Maximizing profitability during inflation is an essential strategic consideration, especially now. In January 2022, the Consumer Price Index had increased by 7.5% over the previous 12 months, which is the fastest rate it has risen in 40 years and well above the Federal Reserve’s target of 2%. The root cause of currently heightened inflation is unanticipated demand increases that started at the beginning of the pandemic, driven by an overstimulated economy and major changes in consumption behavior. These demand increases have not been met by supply chains, resulting in shortages, and subsequent price increases on scarce supply. This has been further exacerbated by supply chain transportation bottlenecks, energy price increases, and labor shortages.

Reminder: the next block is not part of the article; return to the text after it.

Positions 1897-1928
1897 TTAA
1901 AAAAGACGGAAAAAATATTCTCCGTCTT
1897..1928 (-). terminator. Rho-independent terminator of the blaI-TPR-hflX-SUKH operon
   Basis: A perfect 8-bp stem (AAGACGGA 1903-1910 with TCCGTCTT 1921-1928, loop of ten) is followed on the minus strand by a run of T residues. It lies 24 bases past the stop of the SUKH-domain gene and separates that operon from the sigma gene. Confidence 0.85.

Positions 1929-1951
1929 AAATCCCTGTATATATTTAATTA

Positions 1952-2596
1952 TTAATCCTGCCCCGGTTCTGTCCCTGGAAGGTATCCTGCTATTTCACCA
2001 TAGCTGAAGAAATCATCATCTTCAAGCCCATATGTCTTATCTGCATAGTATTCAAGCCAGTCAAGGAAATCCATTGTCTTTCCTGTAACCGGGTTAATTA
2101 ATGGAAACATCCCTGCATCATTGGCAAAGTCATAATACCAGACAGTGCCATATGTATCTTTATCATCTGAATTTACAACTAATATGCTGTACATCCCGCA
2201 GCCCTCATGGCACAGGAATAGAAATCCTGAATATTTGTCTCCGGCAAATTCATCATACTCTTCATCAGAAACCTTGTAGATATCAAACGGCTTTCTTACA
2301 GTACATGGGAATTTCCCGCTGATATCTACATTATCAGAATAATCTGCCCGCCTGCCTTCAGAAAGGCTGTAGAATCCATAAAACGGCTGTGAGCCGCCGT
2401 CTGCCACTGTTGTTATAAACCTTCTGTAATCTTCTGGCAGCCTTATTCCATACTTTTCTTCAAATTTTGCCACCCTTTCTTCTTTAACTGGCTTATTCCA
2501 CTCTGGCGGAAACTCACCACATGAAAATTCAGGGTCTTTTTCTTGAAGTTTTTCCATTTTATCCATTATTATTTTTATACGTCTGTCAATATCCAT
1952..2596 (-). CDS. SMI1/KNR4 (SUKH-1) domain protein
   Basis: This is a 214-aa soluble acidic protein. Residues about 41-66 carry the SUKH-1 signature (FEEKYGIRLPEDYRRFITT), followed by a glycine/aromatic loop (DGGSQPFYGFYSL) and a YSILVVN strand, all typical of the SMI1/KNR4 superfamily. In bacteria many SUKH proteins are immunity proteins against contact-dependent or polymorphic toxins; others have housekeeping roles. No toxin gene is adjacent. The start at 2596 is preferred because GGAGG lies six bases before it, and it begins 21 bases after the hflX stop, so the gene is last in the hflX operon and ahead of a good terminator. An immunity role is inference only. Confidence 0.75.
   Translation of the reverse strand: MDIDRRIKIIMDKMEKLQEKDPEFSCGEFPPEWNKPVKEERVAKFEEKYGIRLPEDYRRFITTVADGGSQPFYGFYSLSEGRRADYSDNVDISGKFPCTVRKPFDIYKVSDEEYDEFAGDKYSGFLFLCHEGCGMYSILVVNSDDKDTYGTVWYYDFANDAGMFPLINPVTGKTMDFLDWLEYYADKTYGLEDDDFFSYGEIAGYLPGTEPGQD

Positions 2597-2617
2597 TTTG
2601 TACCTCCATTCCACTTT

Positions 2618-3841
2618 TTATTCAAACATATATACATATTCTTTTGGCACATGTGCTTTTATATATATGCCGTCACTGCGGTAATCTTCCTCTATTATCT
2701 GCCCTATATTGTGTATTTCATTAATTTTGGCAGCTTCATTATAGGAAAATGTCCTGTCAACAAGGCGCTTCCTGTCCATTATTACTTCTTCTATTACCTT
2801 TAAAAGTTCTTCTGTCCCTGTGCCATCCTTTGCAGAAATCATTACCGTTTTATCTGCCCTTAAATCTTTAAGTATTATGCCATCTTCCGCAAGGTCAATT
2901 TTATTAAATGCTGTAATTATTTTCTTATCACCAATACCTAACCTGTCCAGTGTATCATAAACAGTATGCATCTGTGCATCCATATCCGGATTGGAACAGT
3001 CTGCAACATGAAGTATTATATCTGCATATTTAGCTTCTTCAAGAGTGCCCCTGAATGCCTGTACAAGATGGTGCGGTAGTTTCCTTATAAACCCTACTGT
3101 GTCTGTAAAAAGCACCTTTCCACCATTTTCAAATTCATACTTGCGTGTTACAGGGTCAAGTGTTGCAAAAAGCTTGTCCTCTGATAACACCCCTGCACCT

Companies have three major levers to pull when maximizing profitability: volume, cost, and price. When looking at the current profitability dynamic that exists, many companies are struggling with depressed volume and increased manufacturing costs. Luckily, the majority of companies have been able to pass costs down to consumers because demand is high. According to a recent survey of CFOs by the Federal Reserve and Duke University, 90% of companies are facing cost increases and 80% are passing costs to consumers.
This all makes for a unique scenario, where manufacturers are able to pass down increased costs to consumers and not risk demand. However, as mechanisms propping up the economy begin to dissipate, such as Federal Reserve interest rate increases slated for March, there is a good chance that costs will remain high while consumer prices will need to come down. This holds particularly true for more elastic consumer packaged goods. Unfortunately, these also happen to be items with inherently slimmer margins.
At Clarkston, we see firsthand that companies perform best through all economic cycles when they plan for future macrotrends versus those that react and try to play catchup. We regularly work with CPG firms looking to improve all aspects of their profitability equation.
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Contributions by Ingrid Herman